The joy of a union between two adults is amplified by the symbolism and cultural importance of matrimony, writes Juliet Samuel.

"How's married life?" People ask it in a slightly mocking tone, as if it's rather quaint to think that married life should be any different from unmarried life. One year in, however, I've been surprised to find that it is different - in a good way.

This idea is increasingly out of fashion. Nearly half of British babies are born to unmarried parents. And now, in a strange twist on the gay rights movement, straight couples have started demanding the right to form civil unions instead of marriages. One test case on the matter has just found its way to the Court of Appeal.

The couple bringing the case want a civil union in order to benefit from the purely functional, legal advantages of marriage without any of the other baggage that they imagine it brings. It's unfair, they say, that gays can obtain civil unions and straights can't. Girly girls have ruined marriage, the woman of the couple implies: "There are girls who grew up thinking about their wedding dress but I increasingly felt that outside of the fairy-tale of it all, that I do not feel like a wife. It just doesn't square with me," she told the BBC.

Well, I suppose they should be allowed to do what they want, but it's a deeply depressing idea. The joy of a union between two adults is amplified by the symbolism and cultural importance of marriage. Without it, there's not much difference between getting married and filing a tax return.


Weddings don't need to follow a formula: a large dress, a cake, a drunk uncle (though as it happens, my wedding had all three). I've been to weddings small and large, formal and informal, town and country. I've witnessed the traditional Christian ritual and secular versions, including one in which the congregation, asked to promise support for the marriage, said: "We do." But I have never heard of a marriage certificate obtained for legal reasons, whether it's a visa or an inheritance, that didn't go badly wrong.

There is a reason for that: a wedding isn't primarily a legal matter. It's a public commitment, a rite of passage and a ritual that creates a type of community between family and friends on both sides. The existence of this community is manifestly positive for its participants and helps a relationship survive.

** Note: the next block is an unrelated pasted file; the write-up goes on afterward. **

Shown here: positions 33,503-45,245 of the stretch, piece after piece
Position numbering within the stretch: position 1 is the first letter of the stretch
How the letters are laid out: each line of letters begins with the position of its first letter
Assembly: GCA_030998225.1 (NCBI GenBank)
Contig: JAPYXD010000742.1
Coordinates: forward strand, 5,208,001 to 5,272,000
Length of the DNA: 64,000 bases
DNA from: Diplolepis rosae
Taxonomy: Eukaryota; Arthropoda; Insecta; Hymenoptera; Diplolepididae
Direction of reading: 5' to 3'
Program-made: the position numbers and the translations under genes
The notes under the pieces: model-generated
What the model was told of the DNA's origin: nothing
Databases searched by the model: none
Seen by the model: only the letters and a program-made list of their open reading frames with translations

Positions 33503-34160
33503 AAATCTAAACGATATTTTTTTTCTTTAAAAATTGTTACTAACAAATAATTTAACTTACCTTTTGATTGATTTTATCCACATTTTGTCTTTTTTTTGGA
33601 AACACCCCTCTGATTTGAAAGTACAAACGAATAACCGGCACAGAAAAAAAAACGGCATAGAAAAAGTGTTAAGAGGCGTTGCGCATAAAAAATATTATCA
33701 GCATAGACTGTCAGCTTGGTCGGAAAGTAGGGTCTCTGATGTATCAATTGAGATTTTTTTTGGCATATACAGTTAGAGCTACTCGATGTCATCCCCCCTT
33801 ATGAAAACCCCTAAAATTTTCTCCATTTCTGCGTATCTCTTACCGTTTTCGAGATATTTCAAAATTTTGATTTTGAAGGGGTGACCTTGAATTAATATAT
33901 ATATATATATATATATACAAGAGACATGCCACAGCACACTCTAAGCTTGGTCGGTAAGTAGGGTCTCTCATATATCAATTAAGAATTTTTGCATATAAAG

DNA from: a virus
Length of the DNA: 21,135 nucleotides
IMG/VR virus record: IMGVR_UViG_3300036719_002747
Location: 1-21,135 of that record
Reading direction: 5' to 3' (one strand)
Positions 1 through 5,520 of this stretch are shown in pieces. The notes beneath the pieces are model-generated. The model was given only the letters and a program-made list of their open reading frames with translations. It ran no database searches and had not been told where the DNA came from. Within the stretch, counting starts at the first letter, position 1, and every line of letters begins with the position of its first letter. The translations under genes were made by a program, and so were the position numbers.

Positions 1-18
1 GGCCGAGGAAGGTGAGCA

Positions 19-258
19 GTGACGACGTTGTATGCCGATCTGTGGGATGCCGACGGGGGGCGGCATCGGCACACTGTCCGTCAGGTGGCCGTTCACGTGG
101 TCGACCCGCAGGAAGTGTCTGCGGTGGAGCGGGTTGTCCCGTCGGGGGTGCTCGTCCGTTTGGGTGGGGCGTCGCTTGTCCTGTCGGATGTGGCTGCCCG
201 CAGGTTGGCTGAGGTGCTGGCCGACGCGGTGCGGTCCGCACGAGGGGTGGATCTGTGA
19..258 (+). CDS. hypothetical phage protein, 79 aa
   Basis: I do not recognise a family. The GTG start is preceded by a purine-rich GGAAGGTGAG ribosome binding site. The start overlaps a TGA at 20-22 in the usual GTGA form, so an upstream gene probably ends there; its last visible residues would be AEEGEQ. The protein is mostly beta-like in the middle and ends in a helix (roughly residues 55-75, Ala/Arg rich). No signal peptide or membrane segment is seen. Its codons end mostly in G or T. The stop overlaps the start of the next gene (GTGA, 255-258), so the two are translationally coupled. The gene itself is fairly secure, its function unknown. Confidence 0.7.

Marriages last longer than cohabitations. I don't believe that this is just a correlation. Even before a wedding, it strengthens a relationship by forcing a couple to make an active decision about the future. Afterwards, it lends an air of permanence that is constructive for working out problems. It can transform an extended adolescence into adulthood, in which rights and responsibilities are taken more seriously.

There's also a knock-on effect for a whole community of friends and family. Weddings create direct relationships - new aunts, uncles, nieces and nephews. They bring together friends from different countries and walks of life. They impose duties on others too: it's easy to dismiss a friend's annoying boyfriend, but once his status is cemented as a husband, everyone has to try to get along. All of this is why "married life" feels different.

"Ah," the cynics say, "but no one needs to get married for all of that stuff. They can have children." To be sure, there's no greater commitment than a child. But a child should not be the glue that holds a couple together. Couples should have a relationship that exists separately from their offspring. And while it can be noble to stay together for the sake of a child, it's no substitute for a happy marriage.

Its detractors have a litany of historical grievances. They claim that marriage is irreparably tarnished by a past of sexist laws, which forbade divorce, treated wives as property or gave husbands the right to rape them. This line of argument is rather silly. Should I not pay taxes because feudal lords used to exploit their serfs? Should Britain avoid trading with West Africa, because we once exported African slaves? Should we abolish prisons because their conditions used to be so deplorable? Of course not.

The evolution of marriage is one of the great, reforming success stories. It's proof that societies can realise the error of their ways and fix them. There are few more visible signs of women's legal liberation than the idea that a marriage occurs between two equals. Feminists should be especially enthusiastic about endorsing these improvements - by marrying, for example.

At its core, there is a barbarity to the idea that marriage is outdated. The law already allows couples to marry with minimal ritual and only two witnesses. What possible reason is there to strip it down further by replacing it with the explicitly drab functionality of civil union? Modern life is depleted enough of meaningful rituals without attacking one of the last and most joyful of them all.

So marry or don't marry: it's fine by me. But don't avoid marriage for some foolish reason, like the patriarchy or because it's stuffy or because you don't want to wear a big dress. The law now treats us all as responsible adults. We should act like it too.